Divorce & Family Law
What is involved in a Colorado dissolution of marriage (AKA divorce)?
When contemplating divorce, there are many aspects to consider. One aspect is the emotional stages involved. Divorce can be a stressful time for many. You are likely to experience various emotions in the divorce process, but keep in mind that you can move forward to a better future.
Grounds for Divorce
In Colorado, the legal standard for divorce is that the marriage is irretrievably broken. Some other states have divorce standards based on fault, however Colorado is not among them. This means that there is no requirement to submit any evidence as to the fault of either party in causing the divorce. It also means that for the most part fault is irrelevant in divorce court matters, which can be difficult to understand to someone who feels wronged in the relationship.
Residency Requirement and Waiting Period
At least one spouse must be a resident of Colorado for a minimum of 90 days prior to filing for dissolution. The petition should be filed in the county where the non-filing spouse resides, unless the parties agree to file in a jurisdiction where the other party resides and both parties file together. After filing all necessary documents, there is a 90-day waiting period prior for issuance of a divorce decree.
Spouses have assets and debts that must be divided. Any property acquired during the marriage is generally marital property, except for inheritances and gifts made to just one party. However, parties can also have separate property assets that can not be divided, for example assets owned prior to the marriage. Some assets are mixed. An increase in value on separate property that occurs during the marriage is considered marital property.
Colorado is an equitable distribution state. Equitable does not necessarily mean equal, but rather fair. The court will evaluate several factors to determine how property should be divided, such as the contribution of each spouse to the household to include financial contributions as well as time devoted to supporting the household and family, the value of the marital property, the value of separate property, and the earning capacity of each spouse.
Spousal Maintenance (AKA Alimony)
One spouse may be required to provide financial maintenance (alimony) to the other. The maintenance threshold is generally at least three years of marriage and generally a court will not award maintenance to a party in a marriage of a shorter duration. Maintenance awards are very discretionary. Some factors considered are the duration of the marriage, the standard of living during the marriage, the financial resources of each spouse, and the ability to seek education or find appropriate employment. Either spouse may request a modification of the maintenance amount if there is a substantial change in circumstances, unless the parties agreed that maintenance would be nonmodifiable.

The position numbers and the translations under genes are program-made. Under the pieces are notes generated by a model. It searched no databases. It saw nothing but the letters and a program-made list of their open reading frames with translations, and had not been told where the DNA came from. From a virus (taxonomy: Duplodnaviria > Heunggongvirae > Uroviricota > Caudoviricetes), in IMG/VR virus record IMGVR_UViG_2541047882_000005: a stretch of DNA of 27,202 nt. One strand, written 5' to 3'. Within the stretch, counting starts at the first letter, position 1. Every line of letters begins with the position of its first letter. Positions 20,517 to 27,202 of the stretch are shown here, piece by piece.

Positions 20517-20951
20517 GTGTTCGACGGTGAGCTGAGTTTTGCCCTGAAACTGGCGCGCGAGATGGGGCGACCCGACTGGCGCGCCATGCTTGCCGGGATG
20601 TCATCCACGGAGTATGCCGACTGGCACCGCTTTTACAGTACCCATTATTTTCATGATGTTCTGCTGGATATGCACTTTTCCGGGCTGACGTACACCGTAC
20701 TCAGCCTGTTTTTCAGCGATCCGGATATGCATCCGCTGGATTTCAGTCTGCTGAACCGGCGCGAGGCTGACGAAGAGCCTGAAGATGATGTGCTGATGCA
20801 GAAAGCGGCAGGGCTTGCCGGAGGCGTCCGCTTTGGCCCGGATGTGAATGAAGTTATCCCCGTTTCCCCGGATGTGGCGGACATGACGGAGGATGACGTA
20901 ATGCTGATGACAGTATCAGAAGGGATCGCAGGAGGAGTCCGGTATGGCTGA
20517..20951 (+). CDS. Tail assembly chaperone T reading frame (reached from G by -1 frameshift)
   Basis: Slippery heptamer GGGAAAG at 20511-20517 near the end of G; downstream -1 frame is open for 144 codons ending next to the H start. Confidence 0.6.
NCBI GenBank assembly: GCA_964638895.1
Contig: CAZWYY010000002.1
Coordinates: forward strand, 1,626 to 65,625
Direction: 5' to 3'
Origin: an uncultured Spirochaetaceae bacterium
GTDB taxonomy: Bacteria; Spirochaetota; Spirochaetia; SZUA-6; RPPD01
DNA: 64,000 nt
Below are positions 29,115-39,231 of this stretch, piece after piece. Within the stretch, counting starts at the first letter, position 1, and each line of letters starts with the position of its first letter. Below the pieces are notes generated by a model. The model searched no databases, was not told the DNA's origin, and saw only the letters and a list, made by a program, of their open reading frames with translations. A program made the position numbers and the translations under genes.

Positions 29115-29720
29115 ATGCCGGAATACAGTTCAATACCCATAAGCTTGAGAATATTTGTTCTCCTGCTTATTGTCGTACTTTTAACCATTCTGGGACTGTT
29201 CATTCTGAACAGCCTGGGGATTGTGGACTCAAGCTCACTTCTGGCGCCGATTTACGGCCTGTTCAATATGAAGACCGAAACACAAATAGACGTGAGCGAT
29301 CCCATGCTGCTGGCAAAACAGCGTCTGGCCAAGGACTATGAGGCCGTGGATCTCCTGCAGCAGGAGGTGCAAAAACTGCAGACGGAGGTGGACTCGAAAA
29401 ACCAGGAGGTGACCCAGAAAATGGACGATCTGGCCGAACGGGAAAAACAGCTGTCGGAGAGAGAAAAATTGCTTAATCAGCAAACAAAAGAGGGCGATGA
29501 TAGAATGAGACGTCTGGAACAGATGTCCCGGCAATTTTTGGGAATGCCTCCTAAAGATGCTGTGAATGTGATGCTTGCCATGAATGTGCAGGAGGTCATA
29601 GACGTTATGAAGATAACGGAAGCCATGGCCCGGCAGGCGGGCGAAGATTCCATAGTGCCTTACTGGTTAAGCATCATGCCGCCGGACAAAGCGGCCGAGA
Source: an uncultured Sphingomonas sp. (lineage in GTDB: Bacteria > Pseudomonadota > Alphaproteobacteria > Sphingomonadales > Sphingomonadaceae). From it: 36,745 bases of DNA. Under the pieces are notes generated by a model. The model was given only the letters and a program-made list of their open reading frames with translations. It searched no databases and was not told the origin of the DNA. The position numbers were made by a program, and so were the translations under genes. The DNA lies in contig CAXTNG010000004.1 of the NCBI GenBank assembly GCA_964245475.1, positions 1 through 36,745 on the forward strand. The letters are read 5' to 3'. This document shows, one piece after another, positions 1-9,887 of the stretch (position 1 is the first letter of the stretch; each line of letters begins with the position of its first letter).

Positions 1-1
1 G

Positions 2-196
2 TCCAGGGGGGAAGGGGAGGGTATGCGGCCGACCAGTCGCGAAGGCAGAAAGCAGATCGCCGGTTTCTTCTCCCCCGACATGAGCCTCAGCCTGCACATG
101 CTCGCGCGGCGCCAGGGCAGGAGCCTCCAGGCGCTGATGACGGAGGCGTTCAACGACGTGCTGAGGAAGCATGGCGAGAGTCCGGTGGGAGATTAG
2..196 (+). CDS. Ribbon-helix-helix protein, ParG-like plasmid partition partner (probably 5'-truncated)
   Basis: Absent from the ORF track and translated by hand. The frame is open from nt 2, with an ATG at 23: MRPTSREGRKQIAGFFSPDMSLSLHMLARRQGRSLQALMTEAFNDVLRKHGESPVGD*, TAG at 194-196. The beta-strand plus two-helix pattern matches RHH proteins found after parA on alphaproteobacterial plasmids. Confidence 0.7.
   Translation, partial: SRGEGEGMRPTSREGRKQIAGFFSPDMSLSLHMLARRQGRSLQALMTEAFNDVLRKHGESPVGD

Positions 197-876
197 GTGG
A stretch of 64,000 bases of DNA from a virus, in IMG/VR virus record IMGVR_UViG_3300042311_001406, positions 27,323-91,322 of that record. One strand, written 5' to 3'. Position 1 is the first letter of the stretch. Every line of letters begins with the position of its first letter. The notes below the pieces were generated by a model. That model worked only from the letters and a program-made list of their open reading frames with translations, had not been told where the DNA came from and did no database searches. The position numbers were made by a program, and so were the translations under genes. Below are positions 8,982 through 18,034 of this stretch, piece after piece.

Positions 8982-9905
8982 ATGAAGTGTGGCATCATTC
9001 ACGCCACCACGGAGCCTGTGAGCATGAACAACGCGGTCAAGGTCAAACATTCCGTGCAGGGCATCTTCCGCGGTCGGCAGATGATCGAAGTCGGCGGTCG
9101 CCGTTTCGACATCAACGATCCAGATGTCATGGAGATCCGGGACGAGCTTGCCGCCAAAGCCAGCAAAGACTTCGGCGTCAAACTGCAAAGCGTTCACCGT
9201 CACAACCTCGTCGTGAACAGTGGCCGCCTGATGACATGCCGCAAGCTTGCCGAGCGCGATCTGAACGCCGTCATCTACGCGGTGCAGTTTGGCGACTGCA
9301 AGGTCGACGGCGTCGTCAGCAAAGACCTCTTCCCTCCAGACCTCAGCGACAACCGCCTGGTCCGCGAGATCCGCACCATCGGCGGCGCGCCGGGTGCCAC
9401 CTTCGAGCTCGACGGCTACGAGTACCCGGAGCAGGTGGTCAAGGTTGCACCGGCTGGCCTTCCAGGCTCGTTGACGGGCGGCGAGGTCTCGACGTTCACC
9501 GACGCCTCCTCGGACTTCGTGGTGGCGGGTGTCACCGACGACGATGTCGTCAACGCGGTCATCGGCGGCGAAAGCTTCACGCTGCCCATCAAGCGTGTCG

Child support is calculated based on an income shares approach and continues until graduation from high school or age 19. An income shares approach involves calculating both parent’s income to determine what an appropriate amount of basic child support is based on the Colorado child support guidelines. Parties can agree to a longer duration; however, a court can not order a longer duration. The Colorado Courts website has an online calculator that you can use to determine the amount of child support. Child support “add-ons” include expenses for unreimbursed medical expenses and work-related childcare costs. Sometimes educational costs can be added on as well depending on the educational needs of the child.
In Colorado, a court can not order parents to fund a child’s college education, whereas in some other states, a court can. Child support can be modified in the event of a substantial and continuing change in circumstances. A substantial change of circumstances is considered to be a 10% or more change in the child support amount (not in the income of the parents). Child support recipients may opt to receive support through the Colorado Child Support Enforcement Agency.
Colorado courts make custody decisions based on the best interest of the child and favor the active involvement of both parents. If parents do not agree to a custody arrangement, a court considers many factors such as the relationship between the child and parents, the child’s adjustment to home, school, and community, and each parent’s ability to encourage contact with the other parent. A child custody order can be modified on consent or upon a substantial change in circumstances.
If you live in Denver or the great State of Colorado and are contemplating divorce, contact us today for an assessment of your legal rights and obligations.